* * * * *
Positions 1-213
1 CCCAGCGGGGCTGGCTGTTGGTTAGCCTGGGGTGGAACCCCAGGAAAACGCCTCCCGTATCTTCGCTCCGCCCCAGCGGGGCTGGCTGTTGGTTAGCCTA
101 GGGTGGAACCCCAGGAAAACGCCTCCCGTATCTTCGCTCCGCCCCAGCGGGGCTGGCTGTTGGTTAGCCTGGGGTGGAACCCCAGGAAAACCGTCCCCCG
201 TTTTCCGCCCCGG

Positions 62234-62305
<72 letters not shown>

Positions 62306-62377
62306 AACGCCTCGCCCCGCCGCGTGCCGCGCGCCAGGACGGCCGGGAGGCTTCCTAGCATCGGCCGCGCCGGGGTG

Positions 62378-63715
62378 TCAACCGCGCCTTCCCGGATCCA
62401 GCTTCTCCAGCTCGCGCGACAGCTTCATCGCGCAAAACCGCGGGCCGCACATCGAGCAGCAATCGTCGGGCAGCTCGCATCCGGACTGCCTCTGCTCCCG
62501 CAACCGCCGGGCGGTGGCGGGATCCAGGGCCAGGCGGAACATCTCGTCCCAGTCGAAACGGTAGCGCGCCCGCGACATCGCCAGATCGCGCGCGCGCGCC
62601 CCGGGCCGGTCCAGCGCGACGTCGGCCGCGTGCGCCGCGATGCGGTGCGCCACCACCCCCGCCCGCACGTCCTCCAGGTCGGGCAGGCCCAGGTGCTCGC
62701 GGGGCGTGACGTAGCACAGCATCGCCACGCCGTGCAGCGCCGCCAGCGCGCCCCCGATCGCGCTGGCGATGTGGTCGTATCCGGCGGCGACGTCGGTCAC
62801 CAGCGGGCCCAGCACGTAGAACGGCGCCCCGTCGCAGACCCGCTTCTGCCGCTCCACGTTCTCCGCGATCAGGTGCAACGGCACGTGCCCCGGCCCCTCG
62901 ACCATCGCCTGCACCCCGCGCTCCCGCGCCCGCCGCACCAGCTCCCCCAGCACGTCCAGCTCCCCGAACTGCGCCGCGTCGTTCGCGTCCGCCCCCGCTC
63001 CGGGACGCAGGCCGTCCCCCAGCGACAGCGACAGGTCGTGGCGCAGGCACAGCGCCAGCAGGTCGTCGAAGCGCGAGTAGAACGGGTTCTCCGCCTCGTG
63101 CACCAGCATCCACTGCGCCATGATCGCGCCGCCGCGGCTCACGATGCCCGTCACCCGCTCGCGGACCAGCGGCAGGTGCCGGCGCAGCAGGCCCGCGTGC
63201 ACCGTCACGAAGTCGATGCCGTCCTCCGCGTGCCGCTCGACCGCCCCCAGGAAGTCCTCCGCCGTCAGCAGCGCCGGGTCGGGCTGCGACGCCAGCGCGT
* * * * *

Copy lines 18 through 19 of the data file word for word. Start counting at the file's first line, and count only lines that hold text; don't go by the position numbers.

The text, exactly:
63101 CACCAGCATCCACTGCGCCATGATCGCGCCGCCGCGGCTCACGATGCCCGTCACCCGCTCGCGGACCAGCGGCAGGTGCCGGCGCAGCAGGCCCGCGTGC
63201 ACCGTCACGAAGTCGATGCCGTCCTCCGCGTGCCGCTCGACCGCCCCCAGGAAGTCCTCCGCCGTCAGCAGCGCCGGGTCGGGCTGCGACGCCAGCGCGT